The Swindle
The Swindle (1997)

The 50th film from legendary French New Wave writer and director Claude Chabrol is a typically Hitchcockian comic thriller about a pair of con artists. Up to now, the duo of Betty (Isabelle Huppert) and Victor (Michel Serrault) have… More

Directed By:
Rated: Unrated
Running Time:
Release Date: August 29, 2006
Add Your Rating
Rotten Tomatoes™
Critic Score
68%
Flixster
User Score
49%


Critic Score: 68% Rotten Tomatoes™ Critic Reviews
Kevin Thomas
Los Angeles Times

A work of superb yet unpretentious film craftsmanship by a past master and an impeccable cast and crew.

Full review…
James Berardinelli
ReelViews

Like The Grifters and Bound, The Swindle succeeds because, in addition to telling an engaging crime story with vivid characters, it never takes itself too seriously.

Full review…
David Cornelius
DVDTalk.com

As a cinematic confection from one of the masters, it's cotton candy, evaporating before it ever gets good.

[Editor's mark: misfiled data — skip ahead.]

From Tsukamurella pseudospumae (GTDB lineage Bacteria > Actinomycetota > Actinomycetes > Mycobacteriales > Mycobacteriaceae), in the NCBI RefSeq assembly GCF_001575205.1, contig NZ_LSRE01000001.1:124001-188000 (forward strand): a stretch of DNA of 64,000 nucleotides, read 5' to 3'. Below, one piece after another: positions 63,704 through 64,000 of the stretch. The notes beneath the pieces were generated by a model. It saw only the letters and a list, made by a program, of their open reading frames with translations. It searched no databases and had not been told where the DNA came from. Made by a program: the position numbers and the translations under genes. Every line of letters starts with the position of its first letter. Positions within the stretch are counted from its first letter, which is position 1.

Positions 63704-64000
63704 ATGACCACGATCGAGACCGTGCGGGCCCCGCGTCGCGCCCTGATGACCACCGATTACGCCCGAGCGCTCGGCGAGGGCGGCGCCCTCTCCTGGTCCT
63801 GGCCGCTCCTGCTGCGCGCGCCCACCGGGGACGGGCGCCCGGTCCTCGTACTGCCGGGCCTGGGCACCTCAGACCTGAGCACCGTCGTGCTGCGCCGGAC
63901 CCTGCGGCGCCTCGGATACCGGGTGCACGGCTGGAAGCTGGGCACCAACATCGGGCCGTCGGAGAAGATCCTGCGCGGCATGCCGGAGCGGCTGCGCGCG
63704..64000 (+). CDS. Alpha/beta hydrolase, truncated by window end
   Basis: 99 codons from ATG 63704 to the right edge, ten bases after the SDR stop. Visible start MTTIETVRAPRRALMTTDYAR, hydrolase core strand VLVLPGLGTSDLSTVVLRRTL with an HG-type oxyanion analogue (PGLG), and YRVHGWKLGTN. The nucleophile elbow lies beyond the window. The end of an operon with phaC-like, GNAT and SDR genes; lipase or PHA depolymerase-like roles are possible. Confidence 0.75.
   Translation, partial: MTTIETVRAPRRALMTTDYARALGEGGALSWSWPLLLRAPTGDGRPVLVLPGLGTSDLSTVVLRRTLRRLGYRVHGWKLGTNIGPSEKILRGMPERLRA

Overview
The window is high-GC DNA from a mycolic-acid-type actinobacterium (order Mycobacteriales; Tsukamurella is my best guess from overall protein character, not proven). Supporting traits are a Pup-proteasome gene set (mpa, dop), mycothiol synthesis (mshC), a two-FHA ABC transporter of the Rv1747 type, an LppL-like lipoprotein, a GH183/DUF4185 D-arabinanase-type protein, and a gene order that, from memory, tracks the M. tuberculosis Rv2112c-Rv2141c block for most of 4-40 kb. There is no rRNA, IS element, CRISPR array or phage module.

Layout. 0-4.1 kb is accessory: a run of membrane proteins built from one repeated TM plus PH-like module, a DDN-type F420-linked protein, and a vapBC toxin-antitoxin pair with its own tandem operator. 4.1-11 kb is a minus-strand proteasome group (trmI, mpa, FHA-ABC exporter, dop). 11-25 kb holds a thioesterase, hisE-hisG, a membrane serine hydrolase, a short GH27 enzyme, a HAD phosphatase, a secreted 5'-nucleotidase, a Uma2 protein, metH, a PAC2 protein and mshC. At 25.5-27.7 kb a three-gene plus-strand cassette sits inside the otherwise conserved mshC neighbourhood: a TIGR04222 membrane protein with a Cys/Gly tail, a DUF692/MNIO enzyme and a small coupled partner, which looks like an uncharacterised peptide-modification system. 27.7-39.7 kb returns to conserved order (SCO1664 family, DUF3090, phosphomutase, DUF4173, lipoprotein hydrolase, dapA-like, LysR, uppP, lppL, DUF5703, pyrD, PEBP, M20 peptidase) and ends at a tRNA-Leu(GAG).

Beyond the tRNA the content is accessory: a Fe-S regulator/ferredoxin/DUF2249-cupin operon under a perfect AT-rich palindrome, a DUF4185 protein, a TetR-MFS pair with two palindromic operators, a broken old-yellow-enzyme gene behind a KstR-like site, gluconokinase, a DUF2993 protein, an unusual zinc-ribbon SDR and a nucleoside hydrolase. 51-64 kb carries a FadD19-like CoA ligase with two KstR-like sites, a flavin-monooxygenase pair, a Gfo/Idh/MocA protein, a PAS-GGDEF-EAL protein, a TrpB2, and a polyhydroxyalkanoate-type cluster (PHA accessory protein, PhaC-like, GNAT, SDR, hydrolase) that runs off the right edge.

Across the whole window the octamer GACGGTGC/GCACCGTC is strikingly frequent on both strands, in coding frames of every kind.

Full review…
Janet Maslin
New York Times

Even when it threatens to sink into the familiar mechanics of a double-dealing heist story, Chabrol keeps curiosity piqued, the actors delightful and the outcome in sufficient question.

Full review…
Paul Tatara
CNN.com

This is a piece of fluff that dissolves like a sugar cube as you watch it.

Full review…
Christopher Null
Filmcritic.com

unfunny and unthrilling

Full review…
Amy Taubin
Village Voice

A failed attempt at frivolity.

Full review…
Roger Ebert
Chicago Sun-Times

Chabrol's 50th film, made with the practiced ease of a master.

Full review…
Jeremy Heilman
MovieMartyr.com

The Swindle might not be a deep film, but it makes no missteps in showing us the steps these two small time crooks take as they attempt to pull off a big time con.

Full review…
More reviews for The Swindle

Flixster Audience Score: 49% Flixster User Reviews
Pierluigi Puccini
Light, sympathetic mildly twisted, cynic and amusing film from the french master of intrigue Claude Chabrol.
Emily B.
One of the better Chabrol thrillers of the 80s/90s thanks to it's sly humour and performance by Isabelle Huppert.